It all started with a phone call in March. Tamra Smith’s good friend Leigh Mesher called to inform her that she would be withdrawing her horse Mar De Amor from the March 4-6 Twin Rivers Horse Trials in Paso Robles, Calif. Mesher is pregnant, and her doctor thought it was time to take a break from riding. Smith jokingly mentioned to Mesher that she would ride the gelding anytime. And thus the partnership began.
Smith hadn’t expected Mesher to take her suggestion seriously. “It was really a chance thing that I got to compete him,” said Smith, Murrieta, Calif.
Since then, she and the 11-year-old Selle Français (Anarcos—Baika De Baussy, Grand Veneur) finished fifth in the intermediate division at the March Twin Rivers Horse Trials and placed second in The Event at 3 Day Ranch (Calif.) on March 18-20 in the advanced/intermediate division. They had a stutter in their progress at the March 31-April 3 Galway CIC*** (Calif.), with a stop in cross-country.
But they seemed to have the cross-country down pat in the CIC*** at the Twin Rivers Spring Event, April 21-24. They won the dressage on a score of 50.4 penalties, and though none of the entries made it around cross-country without time penalties, Smith, 36, and Mar De Amor were by far the fastest. They went into show jumping 15.7 points ahead of second-placed Barbara Crabo and Eveready II.
Smith and Mar De Amor have been working with John Camlin and Susie Hutchison to stay relaxed and not rush to the fences in show jumping—yet still make the time.
“He has an enormous jump, so if you don’t take an inside turn or speed him up, you’ll have time penalties,” said Smith.
With such a large lead, she decided it was the perfect opportunity to test out their progress. Though they had 2 time penalties, all of the jumps stayed in the cups. “It was my plan to ride him the way I rode him, and he was very rideable and relaxed. It was the best he’s ever gone in show jumping,” said Smith.
Their win marked a big milestone, since the bay gelding has proven to be more difficult than Smith expected. She now has a greater respect for Mesher, who is smaller than Smith but always handled the gelding well. “I thought that if [Mesher], being her weight, could control him, then it shouldn’t be too bad. I’d have more leverage on my side. But she did a really good job to do what she did with him,” said Smith.
Smith plans to take Mar De Amor to the Bromont CCI*** (Que.). She also put in her application for the Pan Ameri-can Games (Mexico) this fall and hopes to be selected for the 2012 Olympic Games (London). If everything falls into place, Mesher has granted Smith permission to ride the horse through the Olympics.
“Anyone who has those kind of expec-tations also needs some luck,” said Smith.
Project Runway Models Sophistication
As she prepared for her show jumping round in the CCI**, Max McManamy was nervous. She and Project Runway sat in first place by a mere .5 points—they had to be flawless.
Seven of eight competitors managed clear rounds, and McManamy, of Templeton, Calif., and “Devon” were among them. They took home the win over Anna Collier and Uppercrust D.
The win was especially sweet for McManamy, who has brought Devon through the ranks herself. She purchased the Trakehner gelding (Windfall—Polarschecke, Sacred Indian) as a 3-year-old at the end of 2007. Her trainers Derek and Bea di Grazia have helped her bring the horse along.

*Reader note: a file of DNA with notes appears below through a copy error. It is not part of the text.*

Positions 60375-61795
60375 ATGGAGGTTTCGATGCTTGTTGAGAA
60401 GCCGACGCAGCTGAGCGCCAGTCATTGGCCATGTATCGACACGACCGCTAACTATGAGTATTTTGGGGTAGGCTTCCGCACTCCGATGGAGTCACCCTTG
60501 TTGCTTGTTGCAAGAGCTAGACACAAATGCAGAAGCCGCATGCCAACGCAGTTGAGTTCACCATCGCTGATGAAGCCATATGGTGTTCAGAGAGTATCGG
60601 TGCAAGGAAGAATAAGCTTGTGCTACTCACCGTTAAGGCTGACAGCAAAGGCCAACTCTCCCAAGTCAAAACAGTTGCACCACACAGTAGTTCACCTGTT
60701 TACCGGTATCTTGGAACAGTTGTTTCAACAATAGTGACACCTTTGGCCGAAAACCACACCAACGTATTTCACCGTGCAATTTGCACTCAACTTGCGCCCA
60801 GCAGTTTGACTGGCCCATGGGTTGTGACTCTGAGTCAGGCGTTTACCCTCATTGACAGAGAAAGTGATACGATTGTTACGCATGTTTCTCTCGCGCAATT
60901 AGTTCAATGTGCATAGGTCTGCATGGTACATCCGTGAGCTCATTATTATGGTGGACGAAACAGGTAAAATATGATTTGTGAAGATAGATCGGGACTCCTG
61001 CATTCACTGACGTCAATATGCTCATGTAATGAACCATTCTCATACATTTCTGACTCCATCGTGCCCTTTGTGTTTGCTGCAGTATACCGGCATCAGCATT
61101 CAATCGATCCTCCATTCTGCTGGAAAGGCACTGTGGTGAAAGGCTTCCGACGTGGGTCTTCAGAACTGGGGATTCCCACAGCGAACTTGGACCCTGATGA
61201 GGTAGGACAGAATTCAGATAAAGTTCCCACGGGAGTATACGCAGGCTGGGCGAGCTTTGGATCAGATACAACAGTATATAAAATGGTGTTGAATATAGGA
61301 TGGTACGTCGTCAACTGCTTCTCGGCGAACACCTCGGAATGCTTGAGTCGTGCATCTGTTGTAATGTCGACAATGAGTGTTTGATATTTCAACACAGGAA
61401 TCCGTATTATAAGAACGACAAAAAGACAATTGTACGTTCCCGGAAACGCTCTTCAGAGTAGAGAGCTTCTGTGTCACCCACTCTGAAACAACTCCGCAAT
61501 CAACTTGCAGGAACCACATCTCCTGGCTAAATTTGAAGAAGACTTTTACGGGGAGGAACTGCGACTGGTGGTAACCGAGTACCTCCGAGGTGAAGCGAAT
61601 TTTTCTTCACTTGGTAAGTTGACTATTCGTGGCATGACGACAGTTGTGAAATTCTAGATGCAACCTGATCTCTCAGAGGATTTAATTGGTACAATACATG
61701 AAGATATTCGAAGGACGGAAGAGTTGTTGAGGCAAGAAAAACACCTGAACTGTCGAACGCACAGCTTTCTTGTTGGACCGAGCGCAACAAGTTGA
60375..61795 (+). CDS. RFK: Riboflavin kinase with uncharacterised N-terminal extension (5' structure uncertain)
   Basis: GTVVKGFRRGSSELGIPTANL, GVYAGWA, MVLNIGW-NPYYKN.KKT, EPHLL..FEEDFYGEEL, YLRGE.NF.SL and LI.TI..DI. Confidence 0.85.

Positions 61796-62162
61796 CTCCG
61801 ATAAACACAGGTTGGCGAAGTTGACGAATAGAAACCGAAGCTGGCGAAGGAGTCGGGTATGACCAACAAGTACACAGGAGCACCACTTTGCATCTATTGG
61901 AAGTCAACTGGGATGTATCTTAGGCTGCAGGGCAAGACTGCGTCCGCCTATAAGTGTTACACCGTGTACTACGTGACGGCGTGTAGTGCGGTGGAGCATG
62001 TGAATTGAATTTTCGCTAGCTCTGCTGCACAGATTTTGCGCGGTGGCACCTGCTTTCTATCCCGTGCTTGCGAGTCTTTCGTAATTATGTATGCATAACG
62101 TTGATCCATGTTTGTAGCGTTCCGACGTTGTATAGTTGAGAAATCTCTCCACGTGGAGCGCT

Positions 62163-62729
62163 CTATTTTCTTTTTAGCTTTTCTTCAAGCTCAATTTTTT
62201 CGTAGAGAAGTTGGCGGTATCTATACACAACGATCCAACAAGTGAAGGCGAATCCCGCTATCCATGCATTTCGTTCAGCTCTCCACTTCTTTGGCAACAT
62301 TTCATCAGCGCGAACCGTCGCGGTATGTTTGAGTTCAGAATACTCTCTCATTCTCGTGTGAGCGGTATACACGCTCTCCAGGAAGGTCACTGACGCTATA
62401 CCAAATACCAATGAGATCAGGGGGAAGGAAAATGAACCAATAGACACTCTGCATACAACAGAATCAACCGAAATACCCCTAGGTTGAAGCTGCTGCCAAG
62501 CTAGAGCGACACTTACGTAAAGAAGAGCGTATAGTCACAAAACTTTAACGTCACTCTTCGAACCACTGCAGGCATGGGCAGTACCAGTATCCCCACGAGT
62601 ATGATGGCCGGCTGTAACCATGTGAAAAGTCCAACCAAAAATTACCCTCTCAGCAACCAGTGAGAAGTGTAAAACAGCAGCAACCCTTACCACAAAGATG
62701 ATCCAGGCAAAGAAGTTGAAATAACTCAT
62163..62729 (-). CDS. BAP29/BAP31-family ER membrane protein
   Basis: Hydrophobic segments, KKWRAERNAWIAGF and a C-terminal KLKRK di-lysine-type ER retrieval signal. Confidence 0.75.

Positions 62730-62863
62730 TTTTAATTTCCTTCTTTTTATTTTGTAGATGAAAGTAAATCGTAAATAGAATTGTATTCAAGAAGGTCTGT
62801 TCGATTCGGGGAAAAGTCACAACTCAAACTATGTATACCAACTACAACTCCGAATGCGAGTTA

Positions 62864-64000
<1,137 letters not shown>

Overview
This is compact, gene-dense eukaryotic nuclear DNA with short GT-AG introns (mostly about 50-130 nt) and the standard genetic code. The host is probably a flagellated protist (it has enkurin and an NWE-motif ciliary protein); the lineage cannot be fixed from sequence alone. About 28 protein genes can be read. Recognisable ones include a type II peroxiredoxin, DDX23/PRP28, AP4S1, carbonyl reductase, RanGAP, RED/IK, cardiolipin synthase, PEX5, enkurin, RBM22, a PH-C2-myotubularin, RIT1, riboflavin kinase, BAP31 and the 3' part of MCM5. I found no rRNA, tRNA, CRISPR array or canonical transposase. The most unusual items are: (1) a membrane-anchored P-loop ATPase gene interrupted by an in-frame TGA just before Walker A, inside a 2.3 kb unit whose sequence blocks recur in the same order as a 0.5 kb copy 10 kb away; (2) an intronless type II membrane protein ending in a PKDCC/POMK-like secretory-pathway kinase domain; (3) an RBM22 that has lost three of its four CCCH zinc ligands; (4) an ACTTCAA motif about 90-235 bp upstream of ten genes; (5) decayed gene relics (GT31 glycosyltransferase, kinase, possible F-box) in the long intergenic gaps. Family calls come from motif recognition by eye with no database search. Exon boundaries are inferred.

“He’s my baby and the first young horse that I’ve owned, so he’s very special to me,” said McManamy.
Devon and McManamy sat in second place after dressage with a score of 50.8 penalties. The entire field struggled with the time on Derek di Grazia’s cross-country course, but McManamy posted the second-fastest round.
“[Di Grazia] made the course a lot more twisty than most people were used to. My horse is only 15.2. He’s an incredible jumper, but it bites us in the butt because he jumps everything so big that he wastes time,” said McManamy. However, with only 3.6 time penalties, Devon and McManamy moved into first.
“I’ve never had the opportunity to go into show jumping in first at a big competition, so it was pretty nerve wracking,” said McManamy, who still had confidence in her horse. “No matter how tired he is, he comes out like he has wings and just flies over the fences.”
Though horses are her passion, McManamy, 19, takes classes at a junior college, and next year she hopes to transfer to a four-year school. Keeping up with schoolwork and four event horses can be tough, but McManamy wouldn’t have it any other way.
“It definitely can get a little crazy. My barn hours can be anywhere from 6 in the morning to 8:30 at night. I’ve ridden in the dark, but my horses need to be ridden, so I find a way to get them done,” said McManamy, who hopes to make it to the Pan American Games this fall.
The Governess Rules In CCI* Jolie Wentworth and Governess had no room for error in the CCI* competition at Twin Rivers, but they finished on their dressage score to bring home the win.
The decision to bring “Czara” was last minute, so Wentworth wasn’t banking on a spectacular performance. “We didn’t have a whole lot of preparation time. I was pretty confident she’d do well, but I didn’t think she’d win,” said Wentworth, Martinez, Calif.
She and the Selle Français mare (Jamestown—Black Diamond, Chin Chin) had 50.6 penalties after dressage, a mere .3 ahead of Gina Miles and Sunsprite Patronus and less than 3 points behind Erin Kellerhouse on Parfait. Going into cross-country, Went-worth knew that making time would be a challenge, but she was up for it.
“I rode five horses over the weekend. I had a game plan by the time I went out there on her. I was prepared about what to do, where I could go fast, where I could go slowly. I could adjust accordingly,” she said.